This can be done properly by first obtaining a topo map of the waters that you will be fishing.  By understanding how to read a map related to crappie fishing, you can just about "Pre-Fish" that body of water just by knowing where the Channels, Drops, Humps, Shallows, Flats, Depth, Points, Structures, and other structures are.  Combine that information along with the understanding of the conditions mentioned above will help you to eliminate at least 2/3 of water, and key on the areas that would relate to crappie to greatly increase your chances of catching your limit.   Another way to get familiarized with the water is to fish with a guide or a local fisherman LONG before the tournament takes place on that lake.  The reason for that is because most tournament rules will not allow this in a certain number of days prior to the tournament.  IMPORTANT: READ ALL TOURNAMENT RULES AND REGULATIONS before preparing for that tournament. 

   Probably one of the best ways to learn the color and bait patterns of any given body of water would be to visit as many "Bait & Tackle" retailers in the area as possible.  Ask the retailer what's the best bait and colors now.  Most of them will be happy to give you the reports in hopes of you buying some lures and baits there.  While there, also look and see what baits and colors are being sold the most off the shelves. If you visit several of these retailers you should be able to get a very good idea of what colors and baits to use pre-fishing based on the averages of all these different places combined.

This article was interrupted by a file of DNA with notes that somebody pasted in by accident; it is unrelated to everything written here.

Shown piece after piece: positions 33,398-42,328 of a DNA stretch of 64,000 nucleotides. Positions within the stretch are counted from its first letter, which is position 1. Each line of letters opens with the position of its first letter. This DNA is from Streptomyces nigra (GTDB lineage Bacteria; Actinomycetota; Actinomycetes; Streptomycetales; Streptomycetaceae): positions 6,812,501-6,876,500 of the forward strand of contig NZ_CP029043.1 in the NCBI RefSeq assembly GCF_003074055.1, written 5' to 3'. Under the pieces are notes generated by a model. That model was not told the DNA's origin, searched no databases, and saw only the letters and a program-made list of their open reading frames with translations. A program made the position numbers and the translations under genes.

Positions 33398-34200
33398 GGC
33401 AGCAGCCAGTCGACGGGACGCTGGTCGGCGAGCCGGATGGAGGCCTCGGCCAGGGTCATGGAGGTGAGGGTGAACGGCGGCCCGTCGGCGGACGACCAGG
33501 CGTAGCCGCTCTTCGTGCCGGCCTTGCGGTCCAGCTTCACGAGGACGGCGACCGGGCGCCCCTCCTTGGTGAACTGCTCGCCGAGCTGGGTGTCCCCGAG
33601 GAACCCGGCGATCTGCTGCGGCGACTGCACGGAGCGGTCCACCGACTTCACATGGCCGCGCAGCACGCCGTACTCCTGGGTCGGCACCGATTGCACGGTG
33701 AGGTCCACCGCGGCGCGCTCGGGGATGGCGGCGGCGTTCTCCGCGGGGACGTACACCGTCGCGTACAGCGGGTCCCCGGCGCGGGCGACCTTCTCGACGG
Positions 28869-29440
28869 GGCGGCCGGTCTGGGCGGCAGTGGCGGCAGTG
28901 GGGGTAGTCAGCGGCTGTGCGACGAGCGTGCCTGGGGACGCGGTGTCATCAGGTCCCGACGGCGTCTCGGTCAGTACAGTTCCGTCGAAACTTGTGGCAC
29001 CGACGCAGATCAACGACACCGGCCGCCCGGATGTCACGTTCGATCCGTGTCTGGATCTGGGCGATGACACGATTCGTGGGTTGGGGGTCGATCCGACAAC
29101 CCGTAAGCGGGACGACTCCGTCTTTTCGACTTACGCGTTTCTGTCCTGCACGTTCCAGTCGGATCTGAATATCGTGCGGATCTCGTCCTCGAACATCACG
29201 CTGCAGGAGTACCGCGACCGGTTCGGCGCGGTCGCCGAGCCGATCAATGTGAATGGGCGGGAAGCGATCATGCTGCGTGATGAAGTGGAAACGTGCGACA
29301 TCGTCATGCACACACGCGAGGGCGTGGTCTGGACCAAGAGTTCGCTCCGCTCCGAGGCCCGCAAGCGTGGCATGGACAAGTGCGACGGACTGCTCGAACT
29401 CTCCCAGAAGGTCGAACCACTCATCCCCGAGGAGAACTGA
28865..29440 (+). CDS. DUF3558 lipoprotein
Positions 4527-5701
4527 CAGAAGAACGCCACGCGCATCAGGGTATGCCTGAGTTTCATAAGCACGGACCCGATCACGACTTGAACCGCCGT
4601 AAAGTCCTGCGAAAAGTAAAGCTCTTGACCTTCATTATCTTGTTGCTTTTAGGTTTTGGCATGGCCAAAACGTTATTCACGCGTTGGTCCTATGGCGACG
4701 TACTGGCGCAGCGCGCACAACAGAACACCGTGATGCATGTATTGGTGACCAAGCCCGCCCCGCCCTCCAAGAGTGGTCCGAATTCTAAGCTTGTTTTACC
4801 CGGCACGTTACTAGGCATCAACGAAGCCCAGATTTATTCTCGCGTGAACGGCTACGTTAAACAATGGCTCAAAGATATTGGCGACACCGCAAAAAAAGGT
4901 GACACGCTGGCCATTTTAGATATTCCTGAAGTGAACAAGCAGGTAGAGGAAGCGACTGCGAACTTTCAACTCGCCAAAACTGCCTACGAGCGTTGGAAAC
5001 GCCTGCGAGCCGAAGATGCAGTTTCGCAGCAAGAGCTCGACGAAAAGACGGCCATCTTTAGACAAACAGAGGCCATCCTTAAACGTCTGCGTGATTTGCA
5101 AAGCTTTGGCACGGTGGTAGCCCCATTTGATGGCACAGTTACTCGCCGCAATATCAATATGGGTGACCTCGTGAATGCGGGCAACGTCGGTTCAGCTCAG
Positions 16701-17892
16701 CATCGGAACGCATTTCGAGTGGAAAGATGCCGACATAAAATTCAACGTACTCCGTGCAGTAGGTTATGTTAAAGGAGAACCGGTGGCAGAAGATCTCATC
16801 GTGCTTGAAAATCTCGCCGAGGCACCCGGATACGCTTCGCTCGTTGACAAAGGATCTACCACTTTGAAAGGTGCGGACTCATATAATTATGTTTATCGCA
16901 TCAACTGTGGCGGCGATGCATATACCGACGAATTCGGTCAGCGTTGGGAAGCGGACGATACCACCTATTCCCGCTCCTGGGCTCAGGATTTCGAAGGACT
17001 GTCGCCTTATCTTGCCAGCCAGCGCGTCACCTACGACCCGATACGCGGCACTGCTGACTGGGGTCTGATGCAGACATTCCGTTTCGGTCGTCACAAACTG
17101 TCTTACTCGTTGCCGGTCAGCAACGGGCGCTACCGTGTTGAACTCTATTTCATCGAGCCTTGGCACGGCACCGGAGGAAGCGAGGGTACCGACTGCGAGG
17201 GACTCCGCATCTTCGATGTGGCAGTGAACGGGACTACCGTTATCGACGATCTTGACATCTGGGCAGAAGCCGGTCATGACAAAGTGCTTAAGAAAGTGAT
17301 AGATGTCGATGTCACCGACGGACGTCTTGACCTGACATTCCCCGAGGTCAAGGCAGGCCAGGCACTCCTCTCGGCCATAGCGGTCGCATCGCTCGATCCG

One of the best ways we’ve found some great "Honey Holes" in the past is just by observing the local fishermen.  While you are on the water pre-fishing and see a boat sitting in one spot for a while, just move off in a distance and watch.  Remember, some of these locals have fished these waters all their life and are not sitting in areas just to eat lunch!  Also, while you're fishing and a local fisherman comes along on a dock or boat, it never hurt to ask him or her for information.  If they are hesitant to give you information, just simply ask how deep they are catching them, whats the main species in that lake (black or white crappie) and how big do they get in that lake.  At lakes where the larger species is black crappie, don't expect to win by catching white crappie & you'll also have an idea what the normal size crappie is in that lake and go for bigger ones.